On the 21st August 1941 the first mixed battery was deployed in Richmond Park, London to some fanfare. They instantly became a holiday attraction, women marching, drilling and generally working as men. It was as good as a trip to the zoo, and crowds gathered every time the girls were to be seen. And it was not only the public that was to pay them a visit, the site was constantly visited by dignitaries and politicians including Sir Winston Churchill (whose own daughter was an AA Gunner) and even the King and Queen. Gradually, though, the novelty of women doing a 'man's job' wore off and the women soldiers of the battery could get back to being that, soldiers. But it would be true to say that the ATS were the first girls to take their place in a combatant role in any army in the world.

Once the Government had decided that women could be in Mixed Batteries of Heavy Anti Aircraft Guns it was agreed that this could also include searchlight duties. A secret trial called the Newark Experiment was carried out in April 1941 to see if women were capable of carrying out the tasks required of Searchlight Regiments. On 23 April 1941 54 ATS members aged between 19 and 35 were sent for training at Newark. The experiment was a great success, and resulted in  recommendations that ATS be attached to Searchlight Regiments.

Due to the way searchlights where deployed, singly and often miles from any where concerns had been raised that the girls would not be able to cope with being on desolate and lonely sites. Also there were worries that they would not be able to defend themselves and that they would not have the strength to turn over the huge generators that were needed to power the searchlight. The girls again proved themselves more then capable with all these difficulties and more. However once the experiment had finished the ATS girls were sent back to there units while a decision was made.

In July 1942 the first searchlight troops was formed with ATS members. There were six detachments to each troop, four troops to each battery. Each detachment had 10 to 14 girls commanded by a sergeant with a corporal as assistant. Each troop was commanded by an ATS subaltern. 301 Battery was formed in early 1942 and attached to 26th (M) SL Regt RA. During the period a number of other troops were formed and attached to 339 Bty 79th SL Regt and a Bty in 77th SL Regt RA.

The problem of starting the heavy generators was sometimes solved by the allocation to a site of a 'token man' who would arrive when the alarm was sounded, start the generator and then disappear into the night. Some troops, however, had ATS who could start it themselves and these girls became known as Lister Twisters, Lister being the manufacturer of the generator. Later on during the war electric starter-motors were put on generators which saved a lot of the problems.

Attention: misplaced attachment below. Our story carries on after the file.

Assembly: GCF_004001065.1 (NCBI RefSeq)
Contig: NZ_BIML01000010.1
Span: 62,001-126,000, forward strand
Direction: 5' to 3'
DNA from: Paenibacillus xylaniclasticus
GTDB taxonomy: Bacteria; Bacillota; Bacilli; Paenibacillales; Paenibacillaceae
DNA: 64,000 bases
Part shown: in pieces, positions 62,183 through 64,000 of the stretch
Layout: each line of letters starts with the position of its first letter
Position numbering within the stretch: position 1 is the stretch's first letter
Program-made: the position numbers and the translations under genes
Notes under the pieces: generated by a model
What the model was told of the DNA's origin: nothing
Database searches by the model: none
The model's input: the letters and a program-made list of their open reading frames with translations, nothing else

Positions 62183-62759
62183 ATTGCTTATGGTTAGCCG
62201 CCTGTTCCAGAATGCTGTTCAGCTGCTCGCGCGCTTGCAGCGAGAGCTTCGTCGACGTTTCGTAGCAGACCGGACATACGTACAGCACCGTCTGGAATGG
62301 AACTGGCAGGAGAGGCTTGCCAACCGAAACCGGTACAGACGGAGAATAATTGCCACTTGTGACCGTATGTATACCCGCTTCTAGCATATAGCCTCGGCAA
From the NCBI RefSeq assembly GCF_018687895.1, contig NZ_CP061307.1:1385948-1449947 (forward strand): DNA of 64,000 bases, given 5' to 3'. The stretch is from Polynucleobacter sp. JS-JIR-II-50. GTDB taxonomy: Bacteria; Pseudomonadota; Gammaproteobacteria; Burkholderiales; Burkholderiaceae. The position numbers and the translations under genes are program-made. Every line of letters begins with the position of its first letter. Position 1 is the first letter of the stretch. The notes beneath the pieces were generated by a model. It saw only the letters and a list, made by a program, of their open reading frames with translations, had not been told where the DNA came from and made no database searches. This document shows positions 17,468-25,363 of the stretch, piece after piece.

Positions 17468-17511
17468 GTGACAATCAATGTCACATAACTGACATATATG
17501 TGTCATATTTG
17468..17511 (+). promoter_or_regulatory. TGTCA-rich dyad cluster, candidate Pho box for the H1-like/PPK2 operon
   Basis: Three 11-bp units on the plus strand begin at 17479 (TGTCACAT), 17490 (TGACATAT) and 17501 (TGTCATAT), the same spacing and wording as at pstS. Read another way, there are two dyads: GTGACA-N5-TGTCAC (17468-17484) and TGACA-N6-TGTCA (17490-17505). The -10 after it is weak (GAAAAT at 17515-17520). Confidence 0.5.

The consequence of their success was, in October 1942, the formation of the 93rd Searchlight Regiment RA. This was the only predominately all female regiment in the history of the British Army with over 1,500 women and fewer than 200 men. The strength of a searchlight regiment normally being 1,680. At the start all the key appointments (CO, BCs, and BSMs etc) were still staffed by men, and although the CO and BCs where to remain male prerogatives, all other positions were eventually taken on by ATS personnel. Perhaps the most interesting result of this was the appointment of ATS BSMs, as this was the first time male gunners might have found themselves commanded by a woman.

Up to this point the ATS had no requirement for the rank of RSM and although officially this did not change just before the Regiment disbanded a senior ATS WO2 was given the task. The girls often found the duties more interesting that the jobs they had been doing. They learnt about electricity, radio circuits, radar, mechanics, Morse code, plotting and they had to be able to recognise enemy and friendly aircraft in all weathers, however it was reported that this was the one task the girls never seemed to best the lads at.

The searchlights used by the regiment were of two main types the 150cm SLC or Elsie as it was affectingly called and the standard 90cm. The Elsie was Radar guided and very secret and some girls didn’t talk about them even after the war. The Searchlight girls were issued special clothing to cope with the cold at night some good like the teddy bare coat as it was called which all the girls loved and which you can see here a genuine one, and of course some not so good like the male long johns.

93rd (M) SL Regt RA commenced disbandment at, The Copse, Hamble on 1st July 1945, and was completed by the 29th, thus dispatching the only female regiment ever in the British Army into history. The ATS served in every theatre of operations during the Second World War and the ATS even served with Mixed Battery’s in Northern Europe after D-DAY.

During the period of hostilities 335 members of the ATS were killed, 94 were reported missing, 302 were wounded and 20 became prisoners of war. On talking to a number of ATS veterans a number are embarrassed to say that for them the worst thing about the war ……was it ending, as it meant back to the drudgery of women’s life. 

Women were still registering to join the ATS after the war had ended and continued their service in many supporting roles. It had been decided that, in recognition of their work, the ATS should be designated 'Royal'. However, it did not take them long to realise that the Royal Auxiliary Territorial Service was the RATS so the decision was taken to change the name of the service completely to the Women's Royal Army Corps (WRAC) In 1948 the Secretary of State, Mr Emmanuel Shinwell, made a formal submission to the Crown for permission to raise a Corps of Women for the Regular Army and Territorial Army.

This received the Royal Assent on 1 February 1949 the Women's Royal Army Corps (WRAC) came into being members who wanted to continue their service were 'discharged' from the ATS and re-enrolled in the WRAC.

For lots more information on the ATS please visit the ATS Remembered Web site